The Notebook March 21, 2013
Racing to History
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Calendar Racing to History
Future Triple Crown winner Gallant Fox was foaled at Claiborne Farm, Paris, Ky.
California's first organized race for Thoroughbreds took place at the Pioneer Course in San Francisco. The city's residents added a purse of $250 to the sweepstakes, which was set at $15 each for the three competitors. T. K. Battelle's colt Boston won.
Omaha, the only Triple Crown winner to be sired by another Triple Crown winner (Gallant Fox), was foaled at Claiborne Farm, Paris, Ky.
Future Triple Crown winner Count Fleet was foaled at Stoner Creek Stud, Paris, Ky
Upset, the only horse ever to defeat Man o' War, died at age 24.
A program for nationwide televising of 10 of the richest races being run in New York and Delaware, was announced. NBC and ABC provided network coverage for the Saturday broadcasts, which were scheduled for April 18-June 20.
Assicurazioni Generali, the lead underwriter on the congenital infertility insurance on Horse of the Year Cigar, agreed to pay the $25 million claim filed by owners Allen Paulson and Coolmore Stud. Coolmore received $18.75 million and Paulson got $6.25 million, representing the parties respective 75% and 25% ownership interests.
Future Triple Crown winner Assault was foaled at King Ranch in Kingsville, Texas.
Jockey Eddie Maple won his first career race, at Ascot Park in Cuyahoga Falls, Ohio.
Henryk de Kwiatkowski purchased Calumet Farm for $17 million at auction. He paid an additional $210,000 for the Calumet name.
Rosie Napravnik became the first female rider to win the Louisiana Derby when she rode Pants On Fire to victory en route to also becoming the first woman to win the Fair Grounds riding title.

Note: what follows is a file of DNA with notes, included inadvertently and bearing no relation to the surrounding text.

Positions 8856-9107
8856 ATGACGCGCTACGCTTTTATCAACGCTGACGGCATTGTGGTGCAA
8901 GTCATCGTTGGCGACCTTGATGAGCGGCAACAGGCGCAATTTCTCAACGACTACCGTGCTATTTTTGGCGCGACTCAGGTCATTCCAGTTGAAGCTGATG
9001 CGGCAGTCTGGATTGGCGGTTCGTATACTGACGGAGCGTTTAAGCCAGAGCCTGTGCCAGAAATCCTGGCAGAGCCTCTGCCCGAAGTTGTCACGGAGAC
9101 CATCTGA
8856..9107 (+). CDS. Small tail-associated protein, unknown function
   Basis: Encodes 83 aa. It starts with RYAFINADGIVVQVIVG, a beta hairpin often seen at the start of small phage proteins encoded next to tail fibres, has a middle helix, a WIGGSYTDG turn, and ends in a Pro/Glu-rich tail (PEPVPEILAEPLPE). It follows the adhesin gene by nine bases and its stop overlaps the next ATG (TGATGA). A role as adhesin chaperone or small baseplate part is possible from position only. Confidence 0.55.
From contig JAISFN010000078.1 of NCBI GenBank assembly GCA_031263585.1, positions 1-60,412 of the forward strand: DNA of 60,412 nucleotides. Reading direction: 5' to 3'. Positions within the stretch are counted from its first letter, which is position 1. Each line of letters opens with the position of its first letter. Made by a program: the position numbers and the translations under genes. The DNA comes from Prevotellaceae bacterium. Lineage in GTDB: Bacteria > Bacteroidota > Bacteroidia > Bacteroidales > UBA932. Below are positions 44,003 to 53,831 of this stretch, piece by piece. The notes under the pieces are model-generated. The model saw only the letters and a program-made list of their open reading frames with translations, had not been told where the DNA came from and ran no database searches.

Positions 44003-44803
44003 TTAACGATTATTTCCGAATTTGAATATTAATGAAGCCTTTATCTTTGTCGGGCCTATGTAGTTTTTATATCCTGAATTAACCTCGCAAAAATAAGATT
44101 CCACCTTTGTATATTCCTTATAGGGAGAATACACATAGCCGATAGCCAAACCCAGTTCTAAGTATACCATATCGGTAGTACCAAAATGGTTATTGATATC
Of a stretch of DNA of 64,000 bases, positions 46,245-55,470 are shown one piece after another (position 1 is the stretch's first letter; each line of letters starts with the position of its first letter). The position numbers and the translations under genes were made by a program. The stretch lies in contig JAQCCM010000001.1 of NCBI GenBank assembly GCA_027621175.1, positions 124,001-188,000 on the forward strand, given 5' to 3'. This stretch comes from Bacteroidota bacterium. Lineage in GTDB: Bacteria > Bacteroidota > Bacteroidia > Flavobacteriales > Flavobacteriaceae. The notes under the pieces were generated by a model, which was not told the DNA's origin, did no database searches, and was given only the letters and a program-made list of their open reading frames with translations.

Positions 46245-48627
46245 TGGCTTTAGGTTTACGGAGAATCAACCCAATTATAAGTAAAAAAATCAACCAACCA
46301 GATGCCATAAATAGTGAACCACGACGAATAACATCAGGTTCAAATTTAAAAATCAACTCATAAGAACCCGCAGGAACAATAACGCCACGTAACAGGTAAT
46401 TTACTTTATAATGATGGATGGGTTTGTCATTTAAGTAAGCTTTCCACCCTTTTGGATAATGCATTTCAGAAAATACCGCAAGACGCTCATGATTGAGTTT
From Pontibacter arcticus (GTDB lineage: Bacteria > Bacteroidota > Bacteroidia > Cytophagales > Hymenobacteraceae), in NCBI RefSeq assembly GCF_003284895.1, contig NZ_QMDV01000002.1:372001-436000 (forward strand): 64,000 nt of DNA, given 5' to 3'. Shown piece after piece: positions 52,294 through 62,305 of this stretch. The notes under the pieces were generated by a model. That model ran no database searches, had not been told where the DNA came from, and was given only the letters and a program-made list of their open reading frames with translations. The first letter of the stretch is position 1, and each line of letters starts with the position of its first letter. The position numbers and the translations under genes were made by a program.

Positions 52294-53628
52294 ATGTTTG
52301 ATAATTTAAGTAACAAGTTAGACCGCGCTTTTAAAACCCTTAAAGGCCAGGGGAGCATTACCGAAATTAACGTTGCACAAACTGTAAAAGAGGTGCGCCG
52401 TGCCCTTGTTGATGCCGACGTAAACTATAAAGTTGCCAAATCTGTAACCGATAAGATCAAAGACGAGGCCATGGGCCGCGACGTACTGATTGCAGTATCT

The ABC radio network announced it would broadcast a series of major East Coast races, beginning April 4 and continuing through Nov. 14.
A group of Thoroughbred organizations, including The Jockey Club, Breeders' Cup Ltd., Keeneland Association and Oak Tree Racing Association, announced they would undertake a joint planning process to create a national coordination and marketing structure for Thoroughbred racing.
Alysheba, 1987 Kentucky Derby winner and 1988 Horse of the Year died at the Kentucky Horse Park at age 25.
Man o' War, who would go on to win 20 of his 21 career starts, was foaled at Nursery Stud, Lexington, Ky.
In observance of Man o' War's 21st birthday, the celebration was broadcast nationally via radio from Faraway Farm, where he stood at stud.
Diane Crump became the first female jockey to win a stakes race when she took the Spring Fiesta Cup at the Fair Grounds aboard Easy Lime.
The $4 million Dubai World Cup was rescheduled for April 3 after torrential rainstorms hit Nad Al Sheba racecourse.
Curlin, reigning 2007 Horse of the Year, wins the Dubai World Cup with a record-setting 7 length victory over Asiatic Boy.
New York Governor Thomas Dewey signed a statute transferring licensing authority from The Jockey Club to the New York Racing Commission.
Secretariat was foaled at The Meadow in Doswell, Va.
Laffit Pincay Jr. became the second jockey in history to surpass John Longden's record of 6,032 victories, riding Sovereignty to victory in the sixth race at Santa Anita Park.
New York legalized parimutuel wagering and outlawed book-makers at the state's racetracks.
The National Thoroughbred Racing Association officially launched operations with the opening of its office in Lexington, Ky.
Future Triple Crown winner Whirlaway was foaled at Calumet Farm, Lexington, Ky.
At the age of 46, jockey Eddie Arcaro announced his retirement. He retired with 4,779 victories, including two Triple Crowns, won with Whirlaway and Citation.
Jockey Tim Doocy earned the 5,000th win of his career when he guided Color Out to victory in the 11th race at Oaklawn Park.